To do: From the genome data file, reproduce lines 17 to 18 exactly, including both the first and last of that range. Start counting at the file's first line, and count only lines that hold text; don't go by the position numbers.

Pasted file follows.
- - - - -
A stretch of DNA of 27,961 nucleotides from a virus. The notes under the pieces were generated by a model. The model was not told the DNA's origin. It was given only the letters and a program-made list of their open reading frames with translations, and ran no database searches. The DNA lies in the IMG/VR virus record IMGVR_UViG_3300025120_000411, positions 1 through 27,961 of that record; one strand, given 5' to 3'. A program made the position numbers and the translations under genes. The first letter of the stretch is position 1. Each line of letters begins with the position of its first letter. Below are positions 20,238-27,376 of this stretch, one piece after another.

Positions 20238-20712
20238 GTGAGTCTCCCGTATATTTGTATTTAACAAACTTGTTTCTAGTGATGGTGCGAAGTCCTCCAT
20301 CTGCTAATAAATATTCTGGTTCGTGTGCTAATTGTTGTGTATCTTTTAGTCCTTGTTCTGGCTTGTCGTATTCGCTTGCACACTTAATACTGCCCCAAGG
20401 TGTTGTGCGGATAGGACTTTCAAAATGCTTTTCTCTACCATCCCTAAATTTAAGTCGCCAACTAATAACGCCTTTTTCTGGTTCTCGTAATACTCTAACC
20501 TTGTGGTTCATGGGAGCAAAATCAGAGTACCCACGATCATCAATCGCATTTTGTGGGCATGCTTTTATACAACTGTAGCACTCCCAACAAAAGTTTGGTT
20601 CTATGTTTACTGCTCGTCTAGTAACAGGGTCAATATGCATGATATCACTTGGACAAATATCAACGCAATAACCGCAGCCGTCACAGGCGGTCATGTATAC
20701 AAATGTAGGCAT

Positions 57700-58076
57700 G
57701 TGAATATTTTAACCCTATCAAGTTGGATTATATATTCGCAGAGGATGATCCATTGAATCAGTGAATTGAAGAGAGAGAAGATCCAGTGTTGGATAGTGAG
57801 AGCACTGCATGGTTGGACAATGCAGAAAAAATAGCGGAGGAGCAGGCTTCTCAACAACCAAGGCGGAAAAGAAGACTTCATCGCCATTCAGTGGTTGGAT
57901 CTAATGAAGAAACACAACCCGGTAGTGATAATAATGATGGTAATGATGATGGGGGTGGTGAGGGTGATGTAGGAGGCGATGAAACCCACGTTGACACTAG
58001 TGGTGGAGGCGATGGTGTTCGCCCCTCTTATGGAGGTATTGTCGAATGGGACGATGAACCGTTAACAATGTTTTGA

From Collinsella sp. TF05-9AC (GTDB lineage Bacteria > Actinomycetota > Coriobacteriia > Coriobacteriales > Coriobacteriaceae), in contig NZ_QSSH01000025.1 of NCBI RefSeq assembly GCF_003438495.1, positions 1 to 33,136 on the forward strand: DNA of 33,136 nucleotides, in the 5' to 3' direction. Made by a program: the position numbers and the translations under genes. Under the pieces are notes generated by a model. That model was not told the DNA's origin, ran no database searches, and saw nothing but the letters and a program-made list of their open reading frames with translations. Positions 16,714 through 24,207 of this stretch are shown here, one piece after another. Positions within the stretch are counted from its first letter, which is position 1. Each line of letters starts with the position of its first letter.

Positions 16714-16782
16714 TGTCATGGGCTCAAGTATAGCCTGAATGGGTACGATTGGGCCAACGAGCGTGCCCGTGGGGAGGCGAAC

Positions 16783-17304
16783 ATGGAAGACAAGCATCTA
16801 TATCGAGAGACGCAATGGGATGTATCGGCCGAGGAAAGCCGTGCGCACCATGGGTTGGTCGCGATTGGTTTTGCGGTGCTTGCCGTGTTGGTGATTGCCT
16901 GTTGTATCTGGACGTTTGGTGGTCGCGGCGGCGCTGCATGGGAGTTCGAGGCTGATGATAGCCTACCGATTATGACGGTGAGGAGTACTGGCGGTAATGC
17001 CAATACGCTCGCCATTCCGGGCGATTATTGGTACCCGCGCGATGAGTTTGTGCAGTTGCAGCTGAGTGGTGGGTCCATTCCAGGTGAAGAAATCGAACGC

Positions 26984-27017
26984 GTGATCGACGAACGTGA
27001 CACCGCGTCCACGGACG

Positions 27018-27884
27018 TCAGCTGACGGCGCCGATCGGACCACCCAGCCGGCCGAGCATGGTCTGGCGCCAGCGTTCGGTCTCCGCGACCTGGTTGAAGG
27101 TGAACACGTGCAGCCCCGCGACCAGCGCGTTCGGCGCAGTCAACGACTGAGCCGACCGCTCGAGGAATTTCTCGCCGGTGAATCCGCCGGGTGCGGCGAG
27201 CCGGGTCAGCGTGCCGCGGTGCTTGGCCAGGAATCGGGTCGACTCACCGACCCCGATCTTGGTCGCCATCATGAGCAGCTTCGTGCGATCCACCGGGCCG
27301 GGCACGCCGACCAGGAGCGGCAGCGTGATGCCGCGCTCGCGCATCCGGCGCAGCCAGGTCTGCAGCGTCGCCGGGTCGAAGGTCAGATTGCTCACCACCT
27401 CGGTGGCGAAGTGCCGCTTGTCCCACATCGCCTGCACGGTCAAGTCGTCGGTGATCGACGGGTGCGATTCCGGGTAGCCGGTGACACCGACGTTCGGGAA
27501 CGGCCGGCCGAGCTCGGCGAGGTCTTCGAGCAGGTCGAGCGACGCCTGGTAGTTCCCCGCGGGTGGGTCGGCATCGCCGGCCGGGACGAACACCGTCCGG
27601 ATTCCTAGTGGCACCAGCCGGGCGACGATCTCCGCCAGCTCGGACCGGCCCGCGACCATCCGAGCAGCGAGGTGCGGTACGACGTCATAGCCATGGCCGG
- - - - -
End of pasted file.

16714 TGTCATGGGCTCAAGTATAGCCTGAATGGGTACGATTGGGCCAACGAGCGTGCCCGTGGGGAGGCGAAC

Positions 16783-17304